The Second Coming (The Sopranos)

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"The Second Coming"
The Sopranos episode
Thesecondcomingsopranos.jpg
Tony, A.J. and Carmela in group therapy.
Episode no. Season 6
Episode 19
Directed by Tim Van Patten
Written by Terence Winter
Cinematography by Alik Sakharov
Production code 619
Original air date May 20, 2007 (2007-05-20)
Running time 53 minutes
Episode chronology
← Previous
"Kennedy and Heidi"
Next →
"The Blue Comet"
List of The Sopranos episodes

"The Second Coming" is the 84th episode of the HBO television series The Sopranos, the seventh episode of the second half of the show's sixth season, and the 19th episode of the season overall. Written by Terence Winter and directed by Tim Van Patten, it originally aired in the United States on May 20, 2007.

Starring[edit]

* = credit only ** = photo only

Guest starring[edit]

Plot summary[edit]

Tony is awakened when a sleepless A.J. turns on some rap music. Downstairs, Carmela recalls that Tony said he went to Las Vegas to wrap up some of Christopher's business there and mentions that his widow, Kelli, will need financial support now. When Tony shows up at Satriale's, a framed picture of Chris, taken on the set of Cleaver, has been put up on the wall by his crew. Tony wistfully tells the guys about his sex and peyote experience in Vegas, but, when they do not seem to be that captivated by it, he changes the subject.

Tony is accompanied by Silvio and Bobby as he goes to a sitdown with Phil in New York. Tony tries to reach a compromise with Phil about the asbestos removal project, but Phil refuses to consider anything else than his original position. Tony then tries appealing to his senses by publicly reminding him of the talk they had while Phil was in the hospital. Phil rejects Tony's offer out of hand and emphasizes the compromises he was already forced to make in his life, including his prison term. Tony reacts to Phil's stubbornness by taking his men Coco and Butchie off the payroll from another construction project. Butchie and Coco viciously beat the foreman and steal his wallet when he gives them the bad news.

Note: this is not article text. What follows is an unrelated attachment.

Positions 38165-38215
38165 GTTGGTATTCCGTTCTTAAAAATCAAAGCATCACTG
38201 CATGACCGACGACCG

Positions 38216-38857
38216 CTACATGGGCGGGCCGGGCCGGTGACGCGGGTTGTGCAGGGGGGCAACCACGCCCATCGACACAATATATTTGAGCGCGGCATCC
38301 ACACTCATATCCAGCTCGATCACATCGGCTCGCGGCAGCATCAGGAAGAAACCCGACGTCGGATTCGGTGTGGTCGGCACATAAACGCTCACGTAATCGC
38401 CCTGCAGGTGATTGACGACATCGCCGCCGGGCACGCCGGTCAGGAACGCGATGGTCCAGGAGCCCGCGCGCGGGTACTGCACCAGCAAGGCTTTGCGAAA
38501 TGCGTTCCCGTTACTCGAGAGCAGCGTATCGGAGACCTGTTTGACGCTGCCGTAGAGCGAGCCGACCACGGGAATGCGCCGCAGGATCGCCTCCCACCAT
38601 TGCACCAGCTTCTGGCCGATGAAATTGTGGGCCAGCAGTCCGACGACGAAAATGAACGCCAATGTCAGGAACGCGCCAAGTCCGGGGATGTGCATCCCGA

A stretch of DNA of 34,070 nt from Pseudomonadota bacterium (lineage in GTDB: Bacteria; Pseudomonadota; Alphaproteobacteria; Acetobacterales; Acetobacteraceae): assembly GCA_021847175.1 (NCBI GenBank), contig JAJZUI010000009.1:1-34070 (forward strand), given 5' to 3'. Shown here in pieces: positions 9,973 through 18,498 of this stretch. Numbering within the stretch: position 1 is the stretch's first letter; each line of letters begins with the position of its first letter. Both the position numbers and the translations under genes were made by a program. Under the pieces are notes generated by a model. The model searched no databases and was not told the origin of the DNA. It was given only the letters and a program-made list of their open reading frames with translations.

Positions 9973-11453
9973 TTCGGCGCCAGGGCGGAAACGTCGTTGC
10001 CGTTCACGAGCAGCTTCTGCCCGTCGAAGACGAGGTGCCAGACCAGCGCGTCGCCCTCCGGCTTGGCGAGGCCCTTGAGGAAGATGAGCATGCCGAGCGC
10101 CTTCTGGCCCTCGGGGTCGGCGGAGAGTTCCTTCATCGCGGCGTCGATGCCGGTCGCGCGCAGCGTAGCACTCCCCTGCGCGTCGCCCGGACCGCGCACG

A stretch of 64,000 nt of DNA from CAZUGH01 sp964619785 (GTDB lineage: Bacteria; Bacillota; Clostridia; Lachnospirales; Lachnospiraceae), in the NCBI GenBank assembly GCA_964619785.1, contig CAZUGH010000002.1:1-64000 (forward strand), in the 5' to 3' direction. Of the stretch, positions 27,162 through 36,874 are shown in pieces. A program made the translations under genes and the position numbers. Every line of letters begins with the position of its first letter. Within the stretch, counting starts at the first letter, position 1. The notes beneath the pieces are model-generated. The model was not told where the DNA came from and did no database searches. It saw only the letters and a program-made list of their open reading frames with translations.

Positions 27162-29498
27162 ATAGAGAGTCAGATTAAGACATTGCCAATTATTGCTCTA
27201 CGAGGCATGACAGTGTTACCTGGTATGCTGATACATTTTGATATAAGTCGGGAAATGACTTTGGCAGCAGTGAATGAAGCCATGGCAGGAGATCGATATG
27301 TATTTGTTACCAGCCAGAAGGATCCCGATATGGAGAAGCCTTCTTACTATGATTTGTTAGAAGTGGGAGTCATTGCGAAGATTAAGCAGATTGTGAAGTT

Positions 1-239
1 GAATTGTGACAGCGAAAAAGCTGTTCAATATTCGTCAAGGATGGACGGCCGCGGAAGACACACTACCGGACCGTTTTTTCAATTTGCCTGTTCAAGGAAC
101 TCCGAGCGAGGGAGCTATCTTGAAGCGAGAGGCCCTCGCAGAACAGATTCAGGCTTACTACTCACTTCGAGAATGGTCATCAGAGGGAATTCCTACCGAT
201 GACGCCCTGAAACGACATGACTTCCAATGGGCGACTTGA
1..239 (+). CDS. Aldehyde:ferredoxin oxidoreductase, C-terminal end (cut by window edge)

FBI Agents Harris and Goddard visit Satriale's and ask Tony to look at some photos. Tony identifies Ahmed and Muhammad, who Harris says are possibly financing terrorism. Meanwhile, A.J. expresses his despair to his therapist, who asks him to consider a connection between his breakup with Blanca and the assault he witnessed which triggered the return of his depression. After reading W. B. Yeats' poem The Second Coming, A.J. begins expressing a pessimistic worldview. He attempts suicide in the family pool, but is rescued by Tony when he happens to return home. A.J. is put on Valium and admitted to a psychiatric ward.

When Tony talks to his crew about A.J.'s suicide attempt, Silvio, Patsy, and Carlo attempt to comfort him with stories of their own children's tough times. When Tony tells Carmela he feels depressed, an argument between them erupts. Carmela blames A.J.'s condition on Tony's family's genetic predisposition towards depression. In Dr. Melfi's office, Tony says he is ashamed of his son because of his suicide attempt and dismisses Melfi's suggestion that A.J. subconsciously didn't really want to die. Tony talks about the "Sopranos curse" that Carmela mentioned but refuses to shoulder all the blame. Melfi tells him Tony should understand his son, since he has dealt with depression himself.

While Meadow has another "mystery date" in New York, a drunken Coco comes over to her table and makes several lewd comments. After Meadow tells Carmela what happened, she reluctantly tells Tony. Meadow tells her parents that her boyfriend is Patrick Parisi, Patsy's eldest son. After Tony leaves, Meadow tells Carmela that she has decided to enter law school, inspired by Patrick's passion about the justice system. When Melfi sees Dr. Kupferberg, he shares with her the results of a recent study which has shown that sociopaths are not helped by talk therapy but rather only further enabled by it, perhaps even "sharpening their skills as con men" in the process. Melfi stays silent.